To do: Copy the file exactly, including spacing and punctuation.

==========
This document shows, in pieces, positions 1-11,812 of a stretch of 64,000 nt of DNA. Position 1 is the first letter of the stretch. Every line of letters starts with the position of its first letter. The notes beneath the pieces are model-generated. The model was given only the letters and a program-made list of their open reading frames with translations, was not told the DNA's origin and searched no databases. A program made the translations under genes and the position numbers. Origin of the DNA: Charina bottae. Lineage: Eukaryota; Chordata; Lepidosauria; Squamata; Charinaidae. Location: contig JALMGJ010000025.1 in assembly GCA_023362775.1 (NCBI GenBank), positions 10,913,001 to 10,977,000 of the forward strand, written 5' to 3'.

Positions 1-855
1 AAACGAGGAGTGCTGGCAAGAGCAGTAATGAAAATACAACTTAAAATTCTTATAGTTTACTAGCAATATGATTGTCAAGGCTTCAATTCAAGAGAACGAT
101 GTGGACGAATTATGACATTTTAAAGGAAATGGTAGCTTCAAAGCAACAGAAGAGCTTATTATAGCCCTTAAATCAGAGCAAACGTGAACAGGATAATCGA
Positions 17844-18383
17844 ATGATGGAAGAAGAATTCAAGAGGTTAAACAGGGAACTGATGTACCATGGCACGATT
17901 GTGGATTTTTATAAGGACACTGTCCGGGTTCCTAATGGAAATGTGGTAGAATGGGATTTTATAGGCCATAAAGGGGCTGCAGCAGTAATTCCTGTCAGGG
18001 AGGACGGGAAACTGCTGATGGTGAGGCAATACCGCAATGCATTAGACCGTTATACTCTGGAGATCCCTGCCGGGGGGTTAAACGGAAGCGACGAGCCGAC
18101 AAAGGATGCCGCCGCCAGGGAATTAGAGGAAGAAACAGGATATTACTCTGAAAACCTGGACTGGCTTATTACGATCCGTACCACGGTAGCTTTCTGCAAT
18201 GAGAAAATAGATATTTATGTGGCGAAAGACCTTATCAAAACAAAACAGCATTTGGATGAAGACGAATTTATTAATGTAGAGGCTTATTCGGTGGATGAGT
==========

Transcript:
This document shows, in pieces, positions 1-11,812 of a stretch of 64,000 nt of DNA. Position 1 is the first letter of the stretch. Every line of letters starts with the position of its first letter. The notes beneath the pieces are model-generated. The model was given only the letters and a program-made list of their open reading frames with translations, was not told the DNA's origin and searched no databases. A program made the translations under genes and the position numbers. Origin of the DNA: Charina bottae. Lineage: Eukaryota; Chordata; Lepidosauria; Squamata; Charinaidae. Location: contig JALMGJ010000025.1 in assembly GCA_023362775.1 (NCBI GenBank), positions 10,913,001 to 10,977,000 of the forward strand, written 5' to 3'.

Positions 1-855
1 AAACGAGGAGTGCTGGCAAGAGCAGTAATGAAAATACAACTTAAAATTCTTATAGTTTACTAGCAATATGATTGTCAAGGCTTCAATTCAAGAGAACGAT
101 GTGGACGAATTATGACATTTTAAAGGAAATGGTAGCTTCAAAGCAACAGAAGAGCTTATTATAGCCCTTAAATCAGAGCAAACGTGAACAGGATAATCGA
Positions 17844-18383
17844 ATGATGGAAGAAGAATTCAAGAGGTTAAACAGGGAACTGATGTACCATGGCACGATT
17901 GTGGATTTTTATAAGGACACTGTCCGGGTTCCTAATGGAAATGTGGTAGAATGGGATTTTATAGGCCATAAAGGGGCTGCAGCAGTAATTCCTGTCAGGG
18001 AGGACGGGAAACTGCTGATGGTGAGGCAATACCGCAATGCATTAGACCGTTATACTCTGGAGATCCCTGCCGGGGGGTTAAACGGAAGCGACGAGCCGAC
18101 AAAGGATGCCGCCGCCAGGGAATTAGAGGAAGAAACAGGATATTACTCTGAAAACCTGGACTGGCTTATTACGATCCGTACCACGGTAGCTTTCTGCAAT
18201 GAGAAAATAGATATTTATGTGGCGAAAGACCTTATCAAAACAAAACAGCATTTGGATGAAGACGAATTTATTAATGTAGAGGCTTATTCGGTGGATGAGT